Please use this identifier to cite or link to this item: http://hdl.handle.net/10321/1327
Title: Factors influencing the uptake of the revised expanded immunisation programme at Umlazi township, KwaZulu-Natal
Authors: Chonco, Nomfundo Prudence Hedwig 
Issue Date: 2015
Abstract: Brief background: The Expanded Programme on Immunisation (EPI) is one of the most powerful and cost-effective public health programmes to improve child survival. In South Africa the programme remained fragmented because of the system of apartheid until 1995 when the national EPI was formed through the unification of all immunisation services in the country. Since then there have been significant advances in immunisation service delivery in South Africa. Amongst the revisions that were made in 2009 was the change of the EPI schedule. Aim of the study The aim of the study was to investigate the factors that influence the uptake of the revised EPI for children between the ages of 6 to 12 years at Umlazi Township, KwaZulu-Natal in order to improve immunisation coverage. Methodology A descriptive quantitative design was used to conduct the study. A total of ten primary health care clinics were included in the study. Data was collected from child caregivers and health care workers using self-directed questionnaires. Results: It was worth noting that although the results of the study revealed that the EPI coverage for children between the ages 6 to 12 years remained low in Umlazi Township, however, the programme was well-implemented. Several factors that influenced the uptake of the immunisations were identified and these factors could be used to strengthen the EPI programme in Umlazi. Factors that had a negative influence on the uptake of immunisations were also identified and these factors could be used to develop strategies address the challenges.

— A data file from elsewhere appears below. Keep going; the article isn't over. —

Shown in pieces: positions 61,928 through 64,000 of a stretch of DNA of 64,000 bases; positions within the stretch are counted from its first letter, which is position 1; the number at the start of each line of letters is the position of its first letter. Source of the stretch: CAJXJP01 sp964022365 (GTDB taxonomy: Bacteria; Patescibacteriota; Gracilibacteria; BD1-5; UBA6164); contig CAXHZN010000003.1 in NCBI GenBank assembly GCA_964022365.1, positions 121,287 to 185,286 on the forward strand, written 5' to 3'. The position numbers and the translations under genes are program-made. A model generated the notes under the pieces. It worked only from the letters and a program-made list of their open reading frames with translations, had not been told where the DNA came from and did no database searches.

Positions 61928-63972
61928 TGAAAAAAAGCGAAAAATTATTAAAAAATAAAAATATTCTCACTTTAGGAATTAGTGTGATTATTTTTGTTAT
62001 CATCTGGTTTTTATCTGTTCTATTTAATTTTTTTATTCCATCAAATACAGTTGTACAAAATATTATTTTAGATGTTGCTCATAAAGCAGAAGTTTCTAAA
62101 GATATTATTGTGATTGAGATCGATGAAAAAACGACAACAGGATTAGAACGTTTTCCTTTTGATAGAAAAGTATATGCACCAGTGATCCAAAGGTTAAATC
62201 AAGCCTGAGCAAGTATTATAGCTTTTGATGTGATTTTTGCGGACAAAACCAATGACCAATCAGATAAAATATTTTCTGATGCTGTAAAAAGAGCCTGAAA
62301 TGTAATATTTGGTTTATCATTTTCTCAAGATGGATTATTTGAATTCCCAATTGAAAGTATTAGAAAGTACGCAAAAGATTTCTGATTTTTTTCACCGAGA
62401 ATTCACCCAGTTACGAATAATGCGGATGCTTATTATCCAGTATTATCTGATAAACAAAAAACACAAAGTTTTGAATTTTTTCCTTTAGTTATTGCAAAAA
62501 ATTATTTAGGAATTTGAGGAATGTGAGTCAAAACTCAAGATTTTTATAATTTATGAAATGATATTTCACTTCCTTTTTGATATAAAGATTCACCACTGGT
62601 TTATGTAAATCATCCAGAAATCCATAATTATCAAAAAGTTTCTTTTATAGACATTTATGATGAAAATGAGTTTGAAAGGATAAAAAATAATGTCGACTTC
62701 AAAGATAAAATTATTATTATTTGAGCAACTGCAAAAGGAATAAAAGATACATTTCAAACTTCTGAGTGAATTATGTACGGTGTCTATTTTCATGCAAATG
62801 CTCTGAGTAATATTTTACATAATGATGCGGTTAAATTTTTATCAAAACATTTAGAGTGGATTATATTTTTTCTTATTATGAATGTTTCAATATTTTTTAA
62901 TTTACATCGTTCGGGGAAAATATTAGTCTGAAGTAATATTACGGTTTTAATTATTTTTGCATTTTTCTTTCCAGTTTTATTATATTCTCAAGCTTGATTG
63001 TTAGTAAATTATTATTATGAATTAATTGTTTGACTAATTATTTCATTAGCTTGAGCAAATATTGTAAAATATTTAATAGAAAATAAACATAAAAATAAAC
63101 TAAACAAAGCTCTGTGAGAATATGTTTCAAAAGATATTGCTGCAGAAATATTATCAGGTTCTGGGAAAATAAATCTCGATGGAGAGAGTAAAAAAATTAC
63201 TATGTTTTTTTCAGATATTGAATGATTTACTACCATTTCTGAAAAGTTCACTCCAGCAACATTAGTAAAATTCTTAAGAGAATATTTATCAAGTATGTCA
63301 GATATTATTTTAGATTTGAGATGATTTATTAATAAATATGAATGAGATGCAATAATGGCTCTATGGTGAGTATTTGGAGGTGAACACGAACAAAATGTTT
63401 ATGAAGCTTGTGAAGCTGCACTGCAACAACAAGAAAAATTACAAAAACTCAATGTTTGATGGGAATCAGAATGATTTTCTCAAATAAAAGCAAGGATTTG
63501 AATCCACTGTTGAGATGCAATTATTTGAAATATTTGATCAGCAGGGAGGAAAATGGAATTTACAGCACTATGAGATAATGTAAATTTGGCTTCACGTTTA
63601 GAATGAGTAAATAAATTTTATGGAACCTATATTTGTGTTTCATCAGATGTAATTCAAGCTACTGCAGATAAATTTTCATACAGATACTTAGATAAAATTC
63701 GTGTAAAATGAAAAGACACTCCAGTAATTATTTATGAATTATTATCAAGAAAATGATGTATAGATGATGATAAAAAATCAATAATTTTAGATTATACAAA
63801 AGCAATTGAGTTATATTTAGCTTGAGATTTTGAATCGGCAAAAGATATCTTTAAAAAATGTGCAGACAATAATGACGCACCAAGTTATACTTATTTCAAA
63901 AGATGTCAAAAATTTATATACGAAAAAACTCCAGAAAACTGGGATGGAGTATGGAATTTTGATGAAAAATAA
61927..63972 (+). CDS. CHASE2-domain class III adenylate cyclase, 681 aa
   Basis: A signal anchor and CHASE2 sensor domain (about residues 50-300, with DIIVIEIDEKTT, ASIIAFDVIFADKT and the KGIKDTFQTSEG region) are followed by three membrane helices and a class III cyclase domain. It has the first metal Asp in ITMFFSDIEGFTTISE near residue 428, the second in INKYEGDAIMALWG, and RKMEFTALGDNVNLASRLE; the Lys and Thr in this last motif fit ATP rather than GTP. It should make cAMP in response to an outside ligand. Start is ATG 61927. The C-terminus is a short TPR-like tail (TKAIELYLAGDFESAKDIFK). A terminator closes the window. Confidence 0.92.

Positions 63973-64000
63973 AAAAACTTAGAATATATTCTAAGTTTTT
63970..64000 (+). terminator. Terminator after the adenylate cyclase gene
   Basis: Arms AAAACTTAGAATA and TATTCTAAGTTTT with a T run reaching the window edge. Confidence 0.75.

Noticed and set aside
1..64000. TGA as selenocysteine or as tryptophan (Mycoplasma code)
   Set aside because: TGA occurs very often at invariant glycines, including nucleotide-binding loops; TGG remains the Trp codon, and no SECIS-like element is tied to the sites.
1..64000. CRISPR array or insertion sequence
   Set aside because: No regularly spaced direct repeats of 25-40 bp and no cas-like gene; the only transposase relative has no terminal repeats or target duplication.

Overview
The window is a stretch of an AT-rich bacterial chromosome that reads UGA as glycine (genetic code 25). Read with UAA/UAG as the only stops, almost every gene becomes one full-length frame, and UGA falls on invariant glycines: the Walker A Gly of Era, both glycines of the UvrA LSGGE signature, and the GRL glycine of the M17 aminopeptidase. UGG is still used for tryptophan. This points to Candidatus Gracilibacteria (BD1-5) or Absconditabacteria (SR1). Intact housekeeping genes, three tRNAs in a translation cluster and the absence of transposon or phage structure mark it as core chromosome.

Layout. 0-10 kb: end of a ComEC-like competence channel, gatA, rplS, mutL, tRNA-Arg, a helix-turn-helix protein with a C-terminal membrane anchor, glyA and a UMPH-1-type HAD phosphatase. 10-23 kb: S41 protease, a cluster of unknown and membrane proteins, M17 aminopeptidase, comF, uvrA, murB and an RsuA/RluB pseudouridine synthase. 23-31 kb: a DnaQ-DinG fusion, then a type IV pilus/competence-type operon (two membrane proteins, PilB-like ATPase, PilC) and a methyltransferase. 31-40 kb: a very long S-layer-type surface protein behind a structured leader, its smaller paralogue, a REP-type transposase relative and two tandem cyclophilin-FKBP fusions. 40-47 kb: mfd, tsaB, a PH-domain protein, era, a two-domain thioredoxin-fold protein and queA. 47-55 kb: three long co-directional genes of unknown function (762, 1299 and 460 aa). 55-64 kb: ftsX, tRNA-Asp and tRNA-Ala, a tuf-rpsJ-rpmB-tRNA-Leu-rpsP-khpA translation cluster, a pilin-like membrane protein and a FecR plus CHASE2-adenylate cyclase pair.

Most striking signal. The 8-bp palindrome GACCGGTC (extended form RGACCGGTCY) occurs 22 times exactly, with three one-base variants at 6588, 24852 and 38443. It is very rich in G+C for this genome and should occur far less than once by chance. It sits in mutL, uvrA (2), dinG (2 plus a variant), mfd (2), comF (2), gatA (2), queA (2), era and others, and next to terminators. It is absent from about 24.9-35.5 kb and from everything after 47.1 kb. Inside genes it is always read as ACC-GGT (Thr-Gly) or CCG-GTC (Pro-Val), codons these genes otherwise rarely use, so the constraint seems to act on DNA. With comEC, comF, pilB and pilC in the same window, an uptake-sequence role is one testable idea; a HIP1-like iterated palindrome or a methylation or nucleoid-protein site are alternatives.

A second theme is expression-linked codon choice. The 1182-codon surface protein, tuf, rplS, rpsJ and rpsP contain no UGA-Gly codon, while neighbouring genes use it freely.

Description: Submitted in fulfilment of the requirements for the Degree of Master of Technology in Nursing, Durban University of Technology, Durban, South Africa, 2015
URI: http://hdl.handle.net/10321/1327
Appears in Collections:Theses and dissertations (Health Sciences)

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